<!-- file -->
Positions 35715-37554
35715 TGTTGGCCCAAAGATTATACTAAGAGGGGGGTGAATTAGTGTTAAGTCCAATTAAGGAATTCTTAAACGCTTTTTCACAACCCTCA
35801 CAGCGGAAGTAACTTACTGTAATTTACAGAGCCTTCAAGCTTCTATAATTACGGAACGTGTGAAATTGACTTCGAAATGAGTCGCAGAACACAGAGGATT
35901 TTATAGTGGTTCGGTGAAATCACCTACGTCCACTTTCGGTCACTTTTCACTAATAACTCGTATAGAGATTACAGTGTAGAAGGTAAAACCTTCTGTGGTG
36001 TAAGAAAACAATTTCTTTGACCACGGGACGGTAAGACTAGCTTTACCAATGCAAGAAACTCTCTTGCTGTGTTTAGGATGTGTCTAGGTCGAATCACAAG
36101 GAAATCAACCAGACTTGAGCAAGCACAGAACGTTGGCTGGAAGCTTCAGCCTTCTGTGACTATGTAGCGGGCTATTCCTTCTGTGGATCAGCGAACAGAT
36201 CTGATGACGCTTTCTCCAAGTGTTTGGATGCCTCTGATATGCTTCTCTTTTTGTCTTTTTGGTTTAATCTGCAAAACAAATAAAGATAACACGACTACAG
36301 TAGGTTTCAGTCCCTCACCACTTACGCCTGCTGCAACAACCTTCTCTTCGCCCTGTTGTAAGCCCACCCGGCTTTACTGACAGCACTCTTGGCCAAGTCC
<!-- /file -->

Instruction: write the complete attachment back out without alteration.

Positions 35715-37554
35715 TGTTGGCCCAAAGATTATACTAAGAGGGGGGTGAATTAGTGTTAAGTCCAATTAAGGAATTCTTAAACGCTTTTTCACAACCCTCA
35801 CAGCGGAAGTAACTTACTGTAATTTACAGAGCCTTCAAGCTTCTATAATTACGGAACGTGTGAAATTGACTTCGAAATGAGTCGCAGAACACAGAGGATT
35901 TTATAGTGGTTCGGTGAAATCACCTACGTCCACTTTCGGTCACTTTTCACTAATAACTCGTATAGAGATTACAGTGTAGAAGGTAAAACCTTCTGTGGTG
36001 TAAGAAAACAATTTCTTTGACCACGGGACGGTAAGACTAGCTTTACCAATGCAAGAAACTCTCTTGCTGTGTTTAGGATGTGTCTAGGTCGAATCACAAG
36101 GAAATCAACCAGACTTGAGCAAGCACAGAACGTTGGCTGGAAGCTTCAGCCTTCTGTGACTATGTAGCGGGCTATTCCTTCTGTGGATCAGCGAACAGAT
36201 CTGATGACGCTTTCTCCAAGTGTTTGGATGCCTCTGATATGCTTCTCTTTTTGTCTTTTTGGTTTAATCTGCAAAACAAATAAAGATAACACGACTACAG
36301 TAGGTTTCAGTCCCTCACCACTTACGCCTGCTGCAACAACCTTCTCTTCGCCCTGTTGTAAGCCCACCCGGCTTTACTGACAGCACTCTTGGCCAAGTCC